Now, I must speak of something that was an overarching theme for our trip. Since day 1 (actually, since before we even left Anchorage), Momma Hamm was fretting continuously about the crossing we would make this day with comments such as, "I'm worried about Cochrane." "The weather had better be good when we cross Cochrane." "We'd better stick together when we cross Cochrane." Last year, when we were kayaking in Blackstone Bay, a whole troupe of school-aged children got into trouble there and a couple kayaks rolled, so why shouldn't we? Cochrane Bay is the largest open body of water we crossed on this trip. It had the potential to be worse, much worse, than what we had experienced the previous day. The weather forecast was predicting some waves, and wo be us if we ever attempt to cross Cochrane with any hint of wind.
Well, when it came right down to it, Cochrane Bay was almost as calm as glass. The youngsters who had a dangerous situation were barraged by 40 knot winds. We had none. They shouldn't have tried to cross the bay. We were lucky to have good weather, though we had sense enough to know when to turn back. We stopped only briefly when our objective came into view to turn on the GPS and then scooted our way across it. Sarah was so happy, because we got to go into Suprise Cove, which is a picturesque little alcove that would be perfect for a family outing. We went further into Passage Canal towards Whittier until we passed the head of Blackstone Bay and camped at Decision Point. That was a beautiful day. The rain let up in the evening and we were able to dry out everything. We camped at a spacious, dry beach with trees overhead. It was very nice.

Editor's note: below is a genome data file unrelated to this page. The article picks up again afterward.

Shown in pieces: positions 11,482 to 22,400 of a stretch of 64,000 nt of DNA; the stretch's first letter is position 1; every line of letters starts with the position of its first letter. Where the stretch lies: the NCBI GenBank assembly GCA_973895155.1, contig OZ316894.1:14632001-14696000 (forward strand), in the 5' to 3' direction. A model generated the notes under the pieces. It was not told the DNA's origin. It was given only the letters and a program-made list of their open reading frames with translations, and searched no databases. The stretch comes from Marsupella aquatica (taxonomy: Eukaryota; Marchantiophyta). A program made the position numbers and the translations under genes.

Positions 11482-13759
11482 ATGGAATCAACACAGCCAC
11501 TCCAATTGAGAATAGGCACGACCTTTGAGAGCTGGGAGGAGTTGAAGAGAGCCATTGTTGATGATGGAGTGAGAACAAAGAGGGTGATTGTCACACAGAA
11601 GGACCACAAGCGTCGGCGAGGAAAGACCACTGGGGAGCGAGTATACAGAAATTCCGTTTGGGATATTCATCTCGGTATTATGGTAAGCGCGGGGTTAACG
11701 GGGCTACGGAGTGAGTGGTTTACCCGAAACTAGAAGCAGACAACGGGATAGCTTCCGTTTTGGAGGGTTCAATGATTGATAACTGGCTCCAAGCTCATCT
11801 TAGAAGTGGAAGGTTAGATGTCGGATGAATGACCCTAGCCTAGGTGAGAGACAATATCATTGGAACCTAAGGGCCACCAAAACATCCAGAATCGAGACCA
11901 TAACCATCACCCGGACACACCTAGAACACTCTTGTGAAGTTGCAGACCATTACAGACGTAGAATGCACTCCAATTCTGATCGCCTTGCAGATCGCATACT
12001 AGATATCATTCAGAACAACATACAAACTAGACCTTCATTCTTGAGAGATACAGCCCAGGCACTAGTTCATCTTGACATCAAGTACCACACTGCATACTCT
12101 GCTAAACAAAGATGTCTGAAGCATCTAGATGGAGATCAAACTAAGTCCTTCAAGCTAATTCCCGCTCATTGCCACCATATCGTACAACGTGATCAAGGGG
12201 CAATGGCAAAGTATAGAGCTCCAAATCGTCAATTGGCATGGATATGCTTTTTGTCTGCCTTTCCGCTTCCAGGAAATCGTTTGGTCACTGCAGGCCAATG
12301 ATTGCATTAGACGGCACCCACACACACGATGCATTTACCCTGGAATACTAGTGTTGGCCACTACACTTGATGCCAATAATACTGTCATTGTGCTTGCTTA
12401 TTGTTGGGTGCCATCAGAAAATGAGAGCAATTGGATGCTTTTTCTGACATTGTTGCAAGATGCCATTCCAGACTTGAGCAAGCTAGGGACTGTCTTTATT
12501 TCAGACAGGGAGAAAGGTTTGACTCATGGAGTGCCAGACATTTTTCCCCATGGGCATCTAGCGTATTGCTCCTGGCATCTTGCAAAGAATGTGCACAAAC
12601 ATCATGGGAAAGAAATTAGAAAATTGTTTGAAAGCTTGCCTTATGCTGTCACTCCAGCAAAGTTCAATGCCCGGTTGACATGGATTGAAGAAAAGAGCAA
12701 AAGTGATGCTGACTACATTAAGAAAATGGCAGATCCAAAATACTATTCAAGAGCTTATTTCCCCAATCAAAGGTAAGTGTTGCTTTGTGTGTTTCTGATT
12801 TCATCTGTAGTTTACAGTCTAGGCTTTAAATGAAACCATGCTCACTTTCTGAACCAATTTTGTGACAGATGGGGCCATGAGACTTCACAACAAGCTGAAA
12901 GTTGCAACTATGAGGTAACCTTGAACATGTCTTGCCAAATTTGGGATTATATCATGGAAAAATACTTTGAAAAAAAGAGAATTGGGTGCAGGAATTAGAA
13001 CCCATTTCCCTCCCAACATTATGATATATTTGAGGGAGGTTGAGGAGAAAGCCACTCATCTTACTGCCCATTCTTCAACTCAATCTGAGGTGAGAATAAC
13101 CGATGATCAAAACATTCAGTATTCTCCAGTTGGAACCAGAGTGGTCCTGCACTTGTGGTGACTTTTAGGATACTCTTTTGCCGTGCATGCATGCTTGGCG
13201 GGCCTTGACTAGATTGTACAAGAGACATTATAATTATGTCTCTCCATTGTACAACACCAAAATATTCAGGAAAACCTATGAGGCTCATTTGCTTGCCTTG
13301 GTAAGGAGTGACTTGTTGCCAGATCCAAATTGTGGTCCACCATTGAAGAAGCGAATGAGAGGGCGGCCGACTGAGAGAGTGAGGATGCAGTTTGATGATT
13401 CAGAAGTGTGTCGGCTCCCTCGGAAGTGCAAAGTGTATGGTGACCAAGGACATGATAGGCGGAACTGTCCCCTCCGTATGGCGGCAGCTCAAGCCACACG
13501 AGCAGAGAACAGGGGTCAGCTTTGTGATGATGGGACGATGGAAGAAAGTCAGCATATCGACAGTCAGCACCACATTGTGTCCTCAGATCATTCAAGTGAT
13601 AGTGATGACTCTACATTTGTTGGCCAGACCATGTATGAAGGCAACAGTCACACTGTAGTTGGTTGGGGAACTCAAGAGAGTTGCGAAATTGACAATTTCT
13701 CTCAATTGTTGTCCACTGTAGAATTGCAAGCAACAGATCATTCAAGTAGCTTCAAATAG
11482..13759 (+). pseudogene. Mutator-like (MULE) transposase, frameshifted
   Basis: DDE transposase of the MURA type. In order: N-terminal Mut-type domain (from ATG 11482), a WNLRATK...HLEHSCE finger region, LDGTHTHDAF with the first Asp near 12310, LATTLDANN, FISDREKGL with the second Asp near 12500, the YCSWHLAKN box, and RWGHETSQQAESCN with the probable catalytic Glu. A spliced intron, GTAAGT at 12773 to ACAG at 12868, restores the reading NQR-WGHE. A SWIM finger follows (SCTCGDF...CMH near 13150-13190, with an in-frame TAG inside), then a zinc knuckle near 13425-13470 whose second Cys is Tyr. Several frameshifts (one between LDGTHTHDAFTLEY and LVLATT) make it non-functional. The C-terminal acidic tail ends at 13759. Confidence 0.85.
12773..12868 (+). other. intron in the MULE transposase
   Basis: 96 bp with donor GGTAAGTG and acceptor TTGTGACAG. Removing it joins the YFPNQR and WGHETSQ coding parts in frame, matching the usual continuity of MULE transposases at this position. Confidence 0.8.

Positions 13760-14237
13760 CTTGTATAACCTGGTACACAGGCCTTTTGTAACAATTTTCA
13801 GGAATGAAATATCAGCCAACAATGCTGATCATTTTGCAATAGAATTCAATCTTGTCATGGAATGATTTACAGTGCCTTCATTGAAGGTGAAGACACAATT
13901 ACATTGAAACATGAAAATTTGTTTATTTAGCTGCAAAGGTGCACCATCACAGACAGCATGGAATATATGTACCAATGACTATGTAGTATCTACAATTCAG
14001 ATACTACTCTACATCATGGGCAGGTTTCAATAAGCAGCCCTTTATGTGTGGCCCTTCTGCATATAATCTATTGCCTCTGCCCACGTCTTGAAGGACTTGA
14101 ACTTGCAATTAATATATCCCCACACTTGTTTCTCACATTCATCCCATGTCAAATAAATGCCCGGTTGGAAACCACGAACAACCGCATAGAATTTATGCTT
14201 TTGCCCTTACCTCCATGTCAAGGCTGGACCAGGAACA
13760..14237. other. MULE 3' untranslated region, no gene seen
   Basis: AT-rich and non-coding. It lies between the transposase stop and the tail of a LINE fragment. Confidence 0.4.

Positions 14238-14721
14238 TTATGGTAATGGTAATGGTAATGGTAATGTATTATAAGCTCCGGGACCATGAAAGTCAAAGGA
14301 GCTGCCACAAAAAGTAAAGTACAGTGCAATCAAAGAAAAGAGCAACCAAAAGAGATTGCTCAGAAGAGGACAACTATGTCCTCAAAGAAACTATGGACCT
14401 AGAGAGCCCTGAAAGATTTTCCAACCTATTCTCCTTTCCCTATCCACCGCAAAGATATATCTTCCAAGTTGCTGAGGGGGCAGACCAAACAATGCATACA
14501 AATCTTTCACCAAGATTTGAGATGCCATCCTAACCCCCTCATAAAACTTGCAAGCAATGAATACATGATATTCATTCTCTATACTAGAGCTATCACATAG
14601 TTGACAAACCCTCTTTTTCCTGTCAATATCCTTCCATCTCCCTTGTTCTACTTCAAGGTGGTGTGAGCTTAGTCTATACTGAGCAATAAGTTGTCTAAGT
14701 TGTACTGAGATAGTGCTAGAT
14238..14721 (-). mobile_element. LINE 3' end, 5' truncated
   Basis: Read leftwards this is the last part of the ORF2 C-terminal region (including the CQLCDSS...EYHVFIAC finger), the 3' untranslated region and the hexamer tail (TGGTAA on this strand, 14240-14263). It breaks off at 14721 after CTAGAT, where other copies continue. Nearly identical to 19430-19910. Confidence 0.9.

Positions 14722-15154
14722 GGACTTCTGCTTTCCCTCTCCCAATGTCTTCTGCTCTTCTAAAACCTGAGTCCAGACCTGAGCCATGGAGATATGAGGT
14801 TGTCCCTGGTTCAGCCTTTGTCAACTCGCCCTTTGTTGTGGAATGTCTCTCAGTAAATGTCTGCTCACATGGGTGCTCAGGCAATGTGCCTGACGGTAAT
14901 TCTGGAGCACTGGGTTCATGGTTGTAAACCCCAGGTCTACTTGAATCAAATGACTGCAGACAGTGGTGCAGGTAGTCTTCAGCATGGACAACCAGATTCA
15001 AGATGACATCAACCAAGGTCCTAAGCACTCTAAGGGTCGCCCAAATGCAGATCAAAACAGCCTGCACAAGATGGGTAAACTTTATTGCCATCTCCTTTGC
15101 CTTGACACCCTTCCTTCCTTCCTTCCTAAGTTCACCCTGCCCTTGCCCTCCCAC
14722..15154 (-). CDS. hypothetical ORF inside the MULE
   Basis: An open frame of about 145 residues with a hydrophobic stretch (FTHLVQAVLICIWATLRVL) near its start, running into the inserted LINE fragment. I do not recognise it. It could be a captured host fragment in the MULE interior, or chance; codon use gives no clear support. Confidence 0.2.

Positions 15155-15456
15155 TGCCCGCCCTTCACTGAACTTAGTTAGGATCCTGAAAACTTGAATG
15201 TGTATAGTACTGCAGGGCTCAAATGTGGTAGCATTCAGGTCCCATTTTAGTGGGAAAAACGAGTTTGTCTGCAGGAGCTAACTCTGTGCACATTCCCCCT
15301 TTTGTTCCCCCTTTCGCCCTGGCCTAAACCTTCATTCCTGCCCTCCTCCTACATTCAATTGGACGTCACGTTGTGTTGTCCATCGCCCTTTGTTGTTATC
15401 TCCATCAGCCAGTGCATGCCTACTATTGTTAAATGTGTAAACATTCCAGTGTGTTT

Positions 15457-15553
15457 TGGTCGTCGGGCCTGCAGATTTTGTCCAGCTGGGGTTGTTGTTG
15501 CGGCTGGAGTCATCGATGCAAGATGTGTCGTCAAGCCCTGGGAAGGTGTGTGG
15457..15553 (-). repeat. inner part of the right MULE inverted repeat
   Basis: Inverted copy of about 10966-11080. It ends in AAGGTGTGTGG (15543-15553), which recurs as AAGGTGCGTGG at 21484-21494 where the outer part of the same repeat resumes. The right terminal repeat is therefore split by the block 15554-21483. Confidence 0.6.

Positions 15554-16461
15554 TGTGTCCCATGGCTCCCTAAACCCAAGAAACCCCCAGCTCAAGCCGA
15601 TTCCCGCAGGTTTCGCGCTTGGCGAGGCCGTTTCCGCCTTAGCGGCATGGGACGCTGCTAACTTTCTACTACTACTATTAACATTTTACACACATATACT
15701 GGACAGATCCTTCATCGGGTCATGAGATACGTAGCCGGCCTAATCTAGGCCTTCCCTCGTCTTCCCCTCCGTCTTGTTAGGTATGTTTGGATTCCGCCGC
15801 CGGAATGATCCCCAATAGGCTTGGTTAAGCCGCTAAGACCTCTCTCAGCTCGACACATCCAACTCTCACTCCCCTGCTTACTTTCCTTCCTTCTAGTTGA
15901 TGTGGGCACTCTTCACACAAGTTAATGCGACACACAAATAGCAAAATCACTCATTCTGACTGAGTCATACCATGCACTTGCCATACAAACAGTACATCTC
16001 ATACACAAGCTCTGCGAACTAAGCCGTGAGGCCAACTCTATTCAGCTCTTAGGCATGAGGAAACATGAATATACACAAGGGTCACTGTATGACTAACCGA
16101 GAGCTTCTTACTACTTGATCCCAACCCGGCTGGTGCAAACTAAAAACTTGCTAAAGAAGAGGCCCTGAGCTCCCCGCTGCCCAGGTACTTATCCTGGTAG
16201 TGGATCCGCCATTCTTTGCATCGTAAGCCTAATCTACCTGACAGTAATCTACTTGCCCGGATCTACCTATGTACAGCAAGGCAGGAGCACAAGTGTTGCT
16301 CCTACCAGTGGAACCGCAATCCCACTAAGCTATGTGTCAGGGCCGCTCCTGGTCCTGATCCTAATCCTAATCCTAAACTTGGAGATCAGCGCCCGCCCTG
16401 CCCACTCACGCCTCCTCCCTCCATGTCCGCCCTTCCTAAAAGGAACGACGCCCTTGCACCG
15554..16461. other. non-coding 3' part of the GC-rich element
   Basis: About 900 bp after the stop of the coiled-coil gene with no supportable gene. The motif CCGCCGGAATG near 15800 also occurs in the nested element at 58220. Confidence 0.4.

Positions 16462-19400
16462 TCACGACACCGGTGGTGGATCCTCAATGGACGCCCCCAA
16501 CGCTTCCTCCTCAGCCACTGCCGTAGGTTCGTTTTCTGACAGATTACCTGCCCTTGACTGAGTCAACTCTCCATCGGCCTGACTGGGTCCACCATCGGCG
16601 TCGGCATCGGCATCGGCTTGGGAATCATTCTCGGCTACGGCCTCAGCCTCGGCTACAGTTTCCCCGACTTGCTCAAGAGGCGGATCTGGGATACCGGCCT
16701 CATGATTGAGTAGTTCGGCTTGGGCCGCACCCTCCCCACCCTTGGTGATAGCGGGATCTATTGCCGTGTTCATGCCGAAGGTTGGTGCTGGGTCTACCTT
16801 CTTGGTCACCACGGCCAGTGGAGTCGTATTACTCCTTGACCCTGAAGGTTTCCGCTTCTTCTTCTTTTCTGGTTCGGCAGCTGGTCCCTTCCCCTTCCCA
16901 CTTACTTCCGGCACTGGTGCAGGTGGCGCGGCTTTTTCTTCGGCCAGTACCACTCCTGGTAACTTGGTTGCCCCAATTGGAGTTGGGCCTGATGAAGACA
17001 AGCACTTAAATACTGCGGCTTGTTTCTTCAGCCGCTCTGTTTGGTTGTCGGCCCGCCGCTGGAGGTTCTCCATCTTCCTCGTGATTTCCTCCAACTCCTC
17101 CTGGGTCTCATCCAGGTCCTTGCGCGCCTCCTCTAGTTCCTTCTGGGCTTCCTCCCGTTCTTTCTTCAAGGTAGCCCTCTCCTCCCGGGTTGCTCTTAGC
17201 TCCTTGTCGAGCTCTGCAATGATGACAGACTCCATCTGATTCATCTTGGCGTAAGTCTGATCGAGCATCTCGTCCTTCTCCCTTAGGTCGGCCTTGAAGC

Day 7, the end. It rained the entire day, but we didn't really care. The fact was, we would be home again that night and we could stand getting wet, as long as we didn't have to sleep wet. We paddled long and hard. We switched kayak buddies to keep Sarah's parents from getting too tired. I went with Poppa Hamm. He was happy about that. He could just turn the rudder and I would paddle. He said I was like a motor. Yah, Ben "the motor". Pretty accurate. Feed me and I work for you. That's how it goes. The sight of the day was the rookery. It has lots of seagulls that Sarah insists aren't really seagulls. She calls them kittiwakes. I think she probably has that right technically, but they are really just special seagulls. If they flew ten miles out and you saw one, you'd certainly not call it a kittiwake, just a seagull. It's only in the proximity of their nest that you can properly determine their identity. Sounds fishy to me.
Well, that was the extent of this adventure. Please wait for the next adventure when I have time and feel like it.
(Maps blatantly stolen from other web pages. You know how long it would take for me to draw one!)